On Tuesday, U.S. Sen. Marco Rubio, R-Fla., urged new Gov. Ron DeSantis, who was sworn in on Tuesday, to have the Florida Department of Emergency Management (DEM) disperse the Florida Citrus Recovery Block Grant (CRBG) to help citrus farmers across the Sunshine State.
Rubio helped include a $343 million block grant for Florida citrus as part of a hurricane disaster supplemental package.
“The citrus block grant funds have been transferred to the Florida DEM and as such are not impacted by the partial government shutdown. However, only approximately one percent of these funds have been disbursed to impacted growers,” Rubio’s office noted.
Besides being ravaged by hurricanes in recent years, Florida citrus has seen massive losses due to citrus greening.
Rubio wrote DeSantis on the matter on Tuesday.
“Congratulations on your inauguration as Florida’s 46th governor. As you take office today, I know you will be confronted with many important decisions. Given the current stalemate in Washington over the federal government shutdown, the choices you will be forced to make in the early days of your new administration are particularly consequential. To that end, I urge you to direct Florida’s Department of Emergency Management (DEM) to quickly begin disbursing Florida Citrus Recovery Block Grant (CRBG) funds to eligible citrus growers to restore confidence in Florida’s signature crop, and buoy family farms and small businesses in our state’s struggling rural communities,” Rubio wrote.
“As a consequence of the federal government shutdown, the U.S. Department of Agriculture (USDA) has been forced to stop processing Wildfire and Hurricane Indemnity Program (WHIP) applications and all disaster assistance payments,” Rubio added. “This is incredibly unfortunate for the many family farms throughout our state who are still struggling to get by after Hurricane Irma roared across the peninsula in September 2017. Citrus growers have been particularly devastated. After years of production losses on account of citrus greening, the 2017-18 season was supposed to mark the first uptick in production in over a decade. Instead, Hurricane Irma reduced the surviving crop to the lowest in over sixty years.
“Nonetheless, you have the ability to immediately help those citrus producers whose WHIP applications were processed before the shutdown,” Rubio continued. “Last year, I secured the creation of a $343 million block grant for Florida citrus with the help of colleagues in Congress, including former Senator Bill Nelson and former Congressman Tom Rooney. These funds have already been transferred to DEM, and thus are not impacted by the federal shutdown. However, to date it appears that less than one percent of those funds have been disbursed to impacted growers.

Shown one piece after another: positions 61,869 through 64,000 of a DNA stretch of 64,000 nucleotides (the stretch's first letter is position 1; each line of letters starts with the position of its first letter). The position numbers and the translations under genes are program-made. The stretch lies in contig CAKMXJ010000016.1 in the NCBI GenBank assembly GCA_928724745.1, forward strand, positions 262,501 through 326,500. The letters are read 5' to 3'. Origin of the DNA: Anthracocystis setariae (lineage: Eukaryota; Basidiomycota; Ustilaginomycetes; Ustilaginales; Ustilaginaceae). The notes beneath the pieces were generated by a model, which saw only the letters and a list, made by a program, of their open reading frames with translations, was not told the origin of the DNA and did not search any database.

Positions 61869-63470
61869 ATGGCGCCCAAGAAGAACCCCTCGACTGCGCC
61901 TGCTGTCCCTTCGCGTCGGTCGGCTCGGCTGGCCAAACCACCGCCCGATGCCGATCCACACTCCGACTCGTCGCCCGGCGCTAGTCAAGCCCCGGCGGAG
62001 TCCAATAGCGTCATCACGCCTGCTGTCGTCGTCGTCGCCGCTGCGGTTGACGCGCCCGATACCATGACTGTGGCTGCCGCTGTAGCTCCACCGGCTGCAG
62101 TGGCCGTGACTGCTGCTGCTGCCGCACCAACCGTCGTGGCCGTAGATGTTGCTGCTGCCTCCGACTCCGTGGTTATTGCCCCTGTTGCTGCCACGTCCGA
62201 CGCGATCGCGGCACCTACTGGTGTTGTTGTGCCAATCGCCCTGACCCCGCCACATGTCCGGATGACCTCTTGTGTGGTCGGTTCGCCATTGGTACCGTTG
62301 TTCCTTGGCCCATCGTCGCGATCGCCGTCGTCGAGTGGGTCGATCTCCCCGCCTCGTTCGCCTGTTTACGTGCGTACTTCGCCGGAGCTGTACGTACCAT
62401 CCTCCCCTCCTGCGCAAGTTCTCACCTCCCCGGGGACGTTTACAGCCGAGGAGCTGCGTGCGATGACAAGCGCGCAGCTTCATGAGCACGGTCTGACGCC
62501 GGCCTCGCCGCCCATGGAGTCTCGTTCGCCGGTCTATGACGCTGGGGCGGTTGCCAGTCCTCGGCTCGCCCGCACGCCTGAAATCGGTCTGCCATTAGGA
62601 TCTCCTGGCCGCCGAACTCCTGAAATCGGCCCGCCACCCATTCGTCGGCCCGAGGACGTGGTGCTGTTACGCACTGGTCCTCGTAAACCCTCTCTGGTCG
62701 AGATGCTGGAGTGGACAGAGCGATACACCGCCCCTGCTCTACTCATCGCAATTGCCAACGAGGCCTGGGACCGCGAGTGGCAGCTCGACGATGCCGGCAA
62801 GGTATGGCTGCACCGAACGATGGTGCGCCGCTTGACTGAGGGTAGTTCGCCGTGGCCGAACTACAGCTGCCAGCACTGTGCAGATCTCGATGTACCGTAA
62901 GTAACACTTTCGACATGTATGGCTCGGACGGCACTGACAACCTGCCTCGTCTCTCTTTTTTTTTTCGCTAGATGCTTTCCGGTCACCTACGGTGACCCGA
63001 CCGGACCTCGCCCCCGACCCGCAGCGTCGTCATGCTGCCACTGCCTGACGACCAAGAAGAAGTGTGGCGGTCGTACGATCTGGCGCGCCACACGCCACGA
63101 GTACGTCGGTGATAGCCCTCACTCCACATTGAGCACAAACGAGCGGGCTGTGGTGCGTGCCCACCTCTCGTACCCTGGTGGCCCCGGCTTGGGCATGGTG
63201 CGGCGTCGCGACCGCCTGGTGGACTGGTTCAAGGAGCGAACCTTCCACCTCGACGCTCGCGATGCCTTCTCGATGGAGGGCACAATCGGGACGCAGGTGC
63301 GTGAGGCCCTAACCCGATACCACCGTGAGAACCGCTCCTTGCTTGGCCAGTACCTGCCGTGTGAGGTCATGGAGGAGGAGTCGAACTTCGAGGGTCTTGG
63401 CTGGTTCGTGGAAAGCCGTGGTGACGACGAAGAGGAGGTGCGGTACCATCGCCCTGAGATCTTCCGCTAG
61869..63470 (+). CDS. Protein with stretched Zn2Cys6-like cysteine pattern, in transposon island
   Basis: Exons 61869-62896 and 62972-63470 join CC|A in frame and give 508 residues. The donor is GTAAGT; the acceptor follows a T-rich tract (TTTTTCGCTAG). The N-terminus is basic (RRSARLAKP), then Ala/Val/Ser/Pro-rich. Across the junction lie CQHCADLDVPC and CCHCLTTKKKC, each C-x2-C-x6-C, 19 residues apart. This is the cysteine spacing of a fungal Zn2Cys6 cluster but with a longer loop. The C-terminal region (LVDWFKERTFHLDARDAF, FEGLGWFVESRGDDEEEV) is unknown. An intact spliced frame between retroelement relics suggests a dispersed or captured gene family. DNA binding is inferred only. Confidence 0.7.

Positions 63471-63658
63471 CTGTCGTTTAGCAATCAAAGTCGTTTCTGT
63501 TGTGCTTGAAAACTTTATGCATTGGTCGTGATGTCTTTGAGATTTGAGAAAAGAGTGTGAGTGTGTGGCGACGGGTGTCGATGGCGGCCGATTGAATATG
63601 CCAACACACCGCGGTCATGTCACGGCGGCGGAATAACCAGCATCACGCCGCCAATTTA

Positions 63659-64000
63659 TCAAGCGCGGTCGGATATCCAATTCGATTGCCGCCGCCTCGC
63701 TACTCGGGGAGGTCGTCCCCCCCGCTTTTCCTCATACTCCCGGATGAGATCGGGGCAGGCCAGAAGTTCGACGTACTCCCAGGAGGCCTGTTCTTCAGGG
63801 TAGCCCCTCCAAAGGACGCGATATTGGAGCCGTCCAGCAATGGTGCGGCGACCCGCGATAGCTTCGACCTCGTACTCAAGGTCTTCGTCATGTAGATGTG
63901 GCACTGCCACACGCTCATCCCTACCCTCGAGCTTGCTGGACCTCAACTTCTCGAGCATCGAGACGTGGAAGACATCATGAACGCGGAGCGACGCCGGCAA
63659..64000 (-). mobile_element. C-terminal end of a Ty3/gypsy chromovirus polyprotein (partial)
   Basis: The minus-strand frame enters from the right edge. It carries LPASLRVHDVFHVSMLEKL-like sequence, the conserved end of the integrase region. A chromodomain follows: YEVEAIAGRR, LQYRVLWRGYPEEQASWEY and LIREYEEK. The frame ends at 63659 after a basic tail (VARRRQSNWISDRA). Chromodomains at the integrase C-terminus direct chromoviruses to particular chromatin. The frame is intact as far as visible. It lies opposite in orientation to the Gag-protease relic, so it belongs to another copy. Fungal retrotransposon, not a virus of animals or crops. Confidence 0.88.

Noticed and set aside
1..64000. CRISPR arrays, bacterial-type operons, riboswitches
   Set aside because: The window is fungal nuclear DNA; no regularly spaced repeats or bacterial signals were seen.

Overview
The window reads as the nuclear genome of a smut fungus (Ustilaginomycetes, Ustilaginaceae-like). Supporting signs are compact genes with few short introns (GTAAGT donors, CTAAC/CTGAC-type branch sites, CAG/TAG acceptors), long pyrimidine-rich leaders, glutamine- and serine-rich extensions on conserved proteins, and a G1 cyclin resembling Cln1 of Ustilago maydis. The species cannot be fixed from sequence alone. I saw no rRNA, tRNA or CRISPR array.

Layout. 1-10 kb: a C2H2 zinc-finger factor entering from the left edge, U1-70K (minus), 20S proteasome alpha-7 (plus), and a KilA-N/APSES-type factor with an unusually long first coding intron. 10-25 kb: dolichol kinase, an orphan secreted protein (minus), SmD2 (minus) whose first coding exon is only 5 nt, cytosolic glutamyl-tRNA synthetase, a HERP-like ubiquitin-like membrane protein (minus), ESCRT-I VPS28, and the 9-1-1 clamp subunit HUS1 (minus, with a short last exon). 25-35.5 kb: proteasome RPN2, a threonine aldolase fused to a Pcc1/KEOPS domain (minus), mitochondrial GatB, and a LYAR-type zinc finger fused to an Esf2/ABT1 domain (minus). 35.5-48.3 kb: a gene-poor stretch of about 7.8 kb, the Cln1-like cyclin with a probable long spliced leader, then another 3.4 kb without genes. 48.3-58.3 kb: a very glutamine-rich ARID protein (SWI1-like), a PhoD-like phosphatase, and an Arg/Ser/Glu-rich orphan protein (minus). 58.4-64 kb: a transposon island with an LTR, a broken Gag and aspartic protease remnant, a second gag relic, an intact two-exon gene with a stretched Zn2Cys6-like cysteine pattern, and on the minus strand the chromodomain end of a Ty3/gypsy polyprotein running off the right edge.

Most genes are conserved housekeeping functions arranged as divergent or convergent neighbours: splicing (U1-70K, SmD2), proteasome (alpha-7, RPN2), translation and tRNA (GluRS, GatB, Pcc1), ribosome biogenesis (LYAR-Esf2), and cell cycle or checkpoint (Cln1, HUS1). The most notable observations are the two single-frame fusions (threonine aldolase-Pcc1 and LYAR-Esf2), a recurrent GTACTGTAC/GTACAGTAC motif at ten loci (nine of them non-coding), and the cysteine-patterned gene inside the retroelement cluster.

“It appears some of the delay in disbursing funds is a result of duplicative and unnecessary DEM disbursement restrictions that USDA is already responsible for enforcing with respect to associated WHIP payment eligibility. DEM’s choice to delay disbursement of these critical funds extends the financial hardship for thousands of Floridians who work in or depend on a thriving citrus industry, and robs our state’s economy of the benefits from federal taxpayer dollars that have already been allocated,” Rubio wrote. “Given these circumstances, I urge you to immediately re-evaluate DEM’s CRBG disbursement policies to quickly infuse Florida’s citrus industry and rural communities with the federal disaster assistance Congress has provided. Additionally, as you work to deliver this much needed aid, please do not hesitate to bring to my attention any outstanding CRBG disbursement issues for which DEM requires clarification from USDA.
“Thank you for your consideration of this urgent matter. I look forward to working with you to advance conservative principles and the interests of the people of the great state of Florida,” Rubio wrote in conclusion.